The formal receiving line at the reception should take the following order:
Bride and Groom
After the meal, the best man (or toastmaster, if you have one) introduces the speeches in the following order:
The bride’s father (or an old family friend) always speaks first, welcoming the guests to the reception and his new son-in-law to the family. He will complement the bride and often thanks her mother for their many happy years together. He ends by proposing the toast to the bride and groom
The groom replies to his father-in-law’s toast, thanking him and the bride’s mother for their daughter, for their welcome into the family and for the reception (the wording can be discreetly changed her is the newlyweds and/or the grooms’ parents have contributed to the expense). He thanks the guests for coming to celebrate the day and for the presents they have given. He thanks his best man and the bride’s attendants for the help they have given to the bride. He then proposes a toast to the bridesmaids.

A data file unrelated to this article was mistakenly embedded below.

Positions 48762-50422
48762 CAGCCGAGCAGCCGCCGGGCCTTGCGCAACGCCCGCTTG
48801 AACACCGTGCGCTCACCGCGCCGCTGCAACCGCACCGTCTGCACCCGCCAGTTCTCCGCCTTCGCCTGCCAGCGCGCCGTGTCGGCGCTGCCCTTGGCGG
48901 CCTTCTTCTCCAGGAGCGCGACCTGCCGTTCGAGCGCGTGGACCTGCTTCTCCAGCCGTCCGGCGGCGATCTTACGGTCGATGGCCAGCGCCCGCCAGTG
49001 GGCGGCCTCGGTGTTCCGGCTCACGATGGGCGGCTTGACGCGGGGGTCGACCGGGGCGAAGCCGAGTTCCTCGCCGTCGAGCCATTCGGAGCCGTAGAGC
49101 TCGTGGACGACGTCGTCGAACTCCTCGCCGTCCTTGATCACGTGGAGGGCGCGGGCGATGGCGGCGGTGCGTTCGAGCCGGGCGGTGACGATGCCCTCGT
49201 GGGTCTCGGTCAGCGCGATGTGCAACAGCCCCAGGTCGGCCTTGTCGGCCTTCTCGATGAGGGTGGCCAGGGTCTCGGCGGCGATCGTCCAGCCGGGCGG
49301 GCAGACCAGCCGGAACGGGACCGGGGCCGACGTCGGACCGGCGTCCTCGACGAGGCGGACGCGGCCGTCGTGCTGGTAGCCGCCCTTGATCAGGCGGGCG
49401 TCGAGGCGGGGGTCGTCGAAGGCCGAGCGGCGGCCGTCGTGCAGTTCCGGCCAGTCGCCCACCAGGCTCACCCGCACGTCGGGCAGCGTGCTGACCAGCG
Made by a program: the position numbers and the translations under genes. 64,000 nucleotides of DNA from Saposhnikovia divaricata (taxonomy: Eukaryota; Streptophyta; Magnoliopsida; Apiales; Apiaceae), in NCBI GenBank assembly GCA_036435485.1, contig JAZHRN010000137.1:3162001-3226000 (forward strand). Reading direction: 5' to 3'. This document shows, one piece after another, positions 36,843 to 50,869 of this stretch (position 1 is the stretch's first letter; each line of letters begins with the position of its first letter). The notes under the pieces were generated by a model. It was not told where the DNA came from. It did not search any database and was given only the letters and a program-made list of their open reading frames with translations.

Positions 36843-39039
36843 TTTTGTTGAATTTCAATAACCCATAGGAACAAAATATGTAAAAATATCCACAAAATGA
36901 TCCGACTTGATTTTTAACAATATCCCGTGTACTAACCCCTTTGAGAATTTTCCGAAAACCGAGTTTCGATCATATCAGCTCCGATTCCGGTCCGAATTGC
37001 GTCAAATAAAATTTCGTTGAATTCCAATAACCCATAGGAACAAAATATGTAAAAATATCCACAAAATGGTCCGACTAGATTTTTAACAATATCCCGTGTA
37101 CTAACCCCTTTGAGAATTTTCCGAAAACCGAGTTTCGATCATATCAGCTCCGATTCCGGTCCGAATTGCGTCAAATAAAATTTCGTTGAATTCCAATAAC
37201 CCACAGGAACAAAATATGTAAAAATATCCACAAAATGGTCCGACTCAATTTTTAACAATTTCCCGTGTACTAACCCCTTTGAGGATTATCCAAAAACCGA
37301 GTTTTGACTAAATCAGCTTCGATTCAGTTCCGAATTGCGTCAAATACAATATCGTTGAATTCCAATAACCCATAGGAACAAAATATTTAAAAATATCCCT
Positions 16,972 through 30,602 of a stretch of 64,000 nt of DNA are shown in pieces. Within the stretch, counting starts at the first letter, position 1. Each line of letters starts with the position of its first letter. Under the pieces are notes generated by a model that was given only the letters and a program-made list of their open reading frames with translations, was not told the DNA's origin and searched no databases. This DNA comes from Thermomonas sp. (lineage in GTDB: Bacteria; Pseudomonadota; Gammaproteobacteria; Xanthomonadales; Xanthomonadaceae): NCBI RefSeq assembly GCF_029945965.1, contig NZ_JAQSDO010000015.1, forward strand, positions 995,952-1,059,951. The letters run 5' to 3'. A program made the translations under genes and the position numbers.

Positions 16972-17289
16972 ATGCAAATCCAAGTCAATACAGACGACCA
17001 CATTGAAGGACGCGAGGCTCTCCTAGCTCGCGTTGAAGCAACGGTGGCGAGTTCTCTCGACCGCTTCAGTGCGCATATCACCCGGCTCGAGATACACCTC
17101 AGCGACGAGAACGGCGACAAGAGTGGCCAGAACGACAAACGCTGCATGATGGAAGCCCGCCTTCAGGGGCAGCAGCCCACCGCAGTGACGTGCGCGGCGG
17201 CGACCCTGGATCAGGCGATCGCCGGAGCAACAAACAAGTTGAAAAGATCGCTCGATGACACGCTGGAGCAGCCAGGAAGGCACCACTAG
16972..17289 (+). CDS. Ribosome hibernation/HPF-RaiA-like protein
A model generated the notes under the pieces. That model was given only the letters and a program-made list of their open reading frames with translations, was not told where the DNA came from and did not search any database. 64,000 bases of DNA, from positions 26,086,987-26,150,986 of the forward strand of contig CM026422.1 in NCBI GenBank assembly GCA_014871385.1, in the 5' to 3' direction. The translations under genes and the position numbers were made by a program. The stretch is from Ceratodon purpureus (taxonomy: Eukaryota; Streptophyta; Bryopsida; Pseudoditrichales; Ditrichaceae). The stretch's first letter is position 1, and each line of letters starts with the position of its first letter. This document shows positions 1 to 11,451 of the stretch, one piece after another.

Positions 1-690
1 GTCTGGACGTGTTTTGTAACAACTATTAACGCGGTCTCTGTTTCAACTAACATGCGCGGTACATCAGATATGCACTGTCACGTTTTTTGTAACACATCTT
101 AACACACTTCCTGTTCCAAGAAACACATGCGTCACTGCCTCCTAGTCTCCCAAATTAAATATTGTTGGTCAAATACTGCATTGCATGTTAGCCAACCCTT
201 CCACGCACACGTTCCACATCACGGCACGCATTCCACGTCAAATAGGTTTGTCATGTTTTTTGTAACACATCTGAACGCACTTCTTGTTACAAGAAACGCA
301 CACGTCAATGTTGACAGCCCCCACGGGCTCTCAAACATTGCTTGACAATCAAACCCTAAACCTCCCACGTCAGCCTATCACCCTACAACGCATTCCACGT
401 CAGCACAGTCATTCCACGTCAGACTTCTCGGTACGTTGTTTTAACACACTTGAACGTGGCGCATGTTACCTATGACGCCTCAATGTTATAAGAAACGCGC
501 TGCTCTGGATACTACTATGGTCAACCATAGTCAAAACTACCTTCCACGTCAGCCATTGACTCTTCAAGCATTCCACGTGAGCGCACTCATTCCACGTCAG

Now girl power is more firmly established, it is not uncommon for the bride to say a few words and if she chooses to do so, she should speak after he rnew husband. This is a good opportunity for her to thank all the people who have helped her plan the big day, to thank her own parents for all their support and to thank the groom’s parents for welcoming her into their family.
Last of the speeches is always the best man, who replies to the groom’s toast to the bridesmaids, wishes the happy couple well, reads the cards and messages and announces the cutting of the cake.